• 604-362-9571
  • Monday - Sunday
Blog Posture not so “perfect”?


Posture not so “perfect”?

  • by Michelle
  • February 21, 2010

Do you find it painful or difficult to sit up straight? Do you spend many hours a day in slumped in front of a computer? and do you sometimes feel like your posture is starting to closely resemble the Hunchback of Notre Dame? If so, READ ON.

Poor upper body posture, also known as thoracic kyphosis, is normally caused by tight chest muscles and weak muscles in the upper and mid back.  This condition is very common in people who have sedentary desk jobs and are slumped over a computer or paper work for the majority of the day.  Not being aware of proper posture will commonly result in the shoulders rounding forward, the head poking further forward, and the curve in the thoracic spine will be enhanced causing that “hunchback” look.  Overtime this poor posture will begin to strain the spine and it’s surrounding mucles and ligaments, making the back vulnerable to injury as well as back and neck pain.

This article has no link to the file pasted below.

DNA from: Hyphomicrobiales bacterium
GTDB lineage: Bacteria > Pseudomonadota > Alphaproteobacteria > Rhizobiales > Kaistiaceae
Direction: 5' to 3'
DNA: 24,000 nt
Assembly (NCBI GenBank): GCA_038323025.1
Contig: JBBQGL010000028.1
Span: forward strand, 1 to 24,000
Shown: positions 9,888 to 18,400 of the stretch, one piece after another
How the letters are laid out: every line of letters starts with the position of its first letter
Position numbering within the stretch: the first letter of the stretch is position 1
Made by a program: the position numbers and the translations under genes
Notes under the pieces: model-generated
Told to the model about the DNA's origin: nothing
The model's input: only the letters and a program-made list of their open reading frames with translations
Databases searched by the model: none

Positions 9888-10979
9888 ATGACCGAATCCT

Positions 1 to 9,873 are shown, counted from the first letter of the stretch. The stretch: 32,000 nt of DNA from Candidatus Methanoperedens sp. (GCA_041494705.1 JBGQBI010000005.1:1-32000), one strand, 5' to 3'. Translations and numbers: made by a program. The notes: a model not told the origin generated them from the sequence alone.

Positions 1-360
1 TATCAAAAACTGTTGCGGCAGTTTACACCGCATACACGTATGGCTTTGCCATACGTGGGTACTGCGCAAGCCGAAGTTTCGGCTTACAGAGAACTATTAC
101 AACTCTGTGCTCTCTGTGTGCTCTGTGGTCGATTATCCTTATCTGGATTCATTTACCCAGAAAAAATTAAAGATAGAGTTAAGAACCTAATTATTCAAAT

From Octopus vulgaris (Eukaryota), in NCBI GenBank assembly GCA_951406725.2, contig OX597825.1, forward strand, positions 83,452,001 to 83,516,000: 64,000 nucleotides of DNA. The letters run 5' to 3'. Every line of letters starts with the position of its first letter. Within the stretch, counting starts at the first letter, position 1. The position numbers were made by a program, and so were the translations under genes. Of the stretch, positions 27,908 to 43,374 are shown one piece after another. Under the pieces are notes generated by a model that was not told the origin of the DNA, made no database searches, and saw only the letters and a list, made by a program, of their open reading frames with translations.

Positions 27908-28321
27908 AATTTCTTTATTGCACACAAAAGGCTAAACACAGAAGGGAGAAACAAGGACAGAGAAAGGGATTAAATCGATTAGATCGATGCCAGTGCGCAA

-Becoming more aware of you posture is the first step.  To practice proper posture, sit up straight in a chair and roll your shoulders back and down as if you are squeezing a pencil between your shoulder blades.  Next, tuck your chin in and back to relax your neck muscles.  When looking at a side profile the ear should be in line with the shoulder. You should feel your neck relaxed, a small stretch across your chest, and the muscles between your shoulder blades engaged (squeezing the pencil). 

-Stretch you chest muscles at least once per day, but the more the better.  Hold the stretch for 30 seconds and repeat 2-3 times.  See picture below:


-Even when using proper posture, sitting for prolonged periods of time will tire the back muscles.  Try taking frequent breaks from sitting every hour to get up and walk around or stretch out.